Creating a Pleasure Palace
Kashyapa was a man who revelled in sensory experiences and he wanted his specially constructed masterpiece to indulge his every sensory desire. Thus, Sigiriya was designed to be a pleasure palace for the extravagant king and his trusted aides. Beautiful and intricately designed terrace, boulder and water gardens, the latter consisting of extremely sophisticated hydraulic systems, were laid out around the rock for the gratification of the royals.
The western face of the rock, akin to a gallery, was covered in intricate art, of which the most famous are the sensuous and detailed paintings of the semi-naked ‘Sigiriya Damsels’. A highly polished, plastered ‘Mirror Wall’ was placed beneath the gallery containing the famous frescoes. Those who visited Sigiriya in its glory days to marvel at its wonderment, scribbled poetry and prose on this wall, which became a special homage to the art and beauty unique to the spectacular rock fortress.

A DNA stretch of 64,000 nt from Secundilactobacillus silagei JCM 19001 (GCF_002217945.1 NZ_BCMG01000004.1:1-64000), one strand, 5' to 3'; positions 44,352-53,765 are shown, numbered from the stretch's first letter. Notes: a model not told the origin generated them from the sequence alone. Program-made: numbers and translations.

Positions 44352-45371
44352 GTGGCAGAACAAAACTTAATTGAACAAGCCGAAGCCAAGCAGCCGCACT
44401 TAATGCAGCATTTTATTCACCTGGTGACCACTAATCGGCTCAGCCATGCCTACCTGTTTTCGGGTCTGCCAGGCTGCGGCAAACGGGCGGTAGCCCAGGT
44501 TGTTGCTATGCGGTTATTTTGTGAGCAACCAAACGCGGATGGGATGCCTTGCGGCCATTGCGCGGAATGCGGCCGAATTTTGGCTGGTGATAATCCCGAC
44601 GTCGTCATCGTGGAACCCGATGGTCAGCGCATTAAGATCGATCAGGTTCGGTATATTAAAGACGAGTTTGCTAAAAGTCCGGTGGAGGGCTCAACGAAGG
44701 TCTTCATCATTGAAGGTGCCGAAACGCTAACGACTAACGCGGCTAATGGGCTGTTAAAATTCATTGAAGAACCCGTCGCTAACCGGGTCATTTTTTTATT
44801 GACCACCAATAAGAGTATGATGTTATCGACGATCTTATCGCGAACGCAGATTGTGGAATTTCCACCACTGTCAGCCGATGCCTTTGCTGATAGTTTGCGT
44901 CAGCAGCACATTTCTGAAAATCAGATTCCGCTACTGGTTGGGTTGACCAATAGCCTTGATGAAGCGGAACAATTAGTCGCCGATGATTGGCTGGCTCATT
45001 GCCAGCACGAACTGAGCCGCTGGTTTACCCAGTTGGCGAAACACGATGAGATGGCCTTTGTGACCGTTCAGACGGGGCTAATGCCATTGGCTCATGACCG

The landscape surrounding the rock was transformed into a functional city with houses, hospitals, cemeteries, as well as specific precincts for hunters, scavengers and foreigners. Moats and ramparts were built to fortify the city against invaders. Along with its visual appeal, the city of Sigiriya also demonstrated a complex level of functional urban design.
The Abode of the God-King
According to renowned archaeologist Dr. Senarat Paranavitana, King Kashyapa may have had another and more mystical reason for choosing to build his citadel at Sigiriya. The deification of the monarch was a concept that was gaining popularity in Asia, inspired by the tale of the God-King Kuvera who ruled from Mt. Kailasa in the Himalayas. The ‘Palace in the Sky’ would have helped Kashyapa to portray himself as a celestial being, a ruler from on high, a God-King much like Kuvera. Sigiriya may very well have been a vast and excessive construction planned to deify Kashyapa and wash away the stain of his murky rise to power.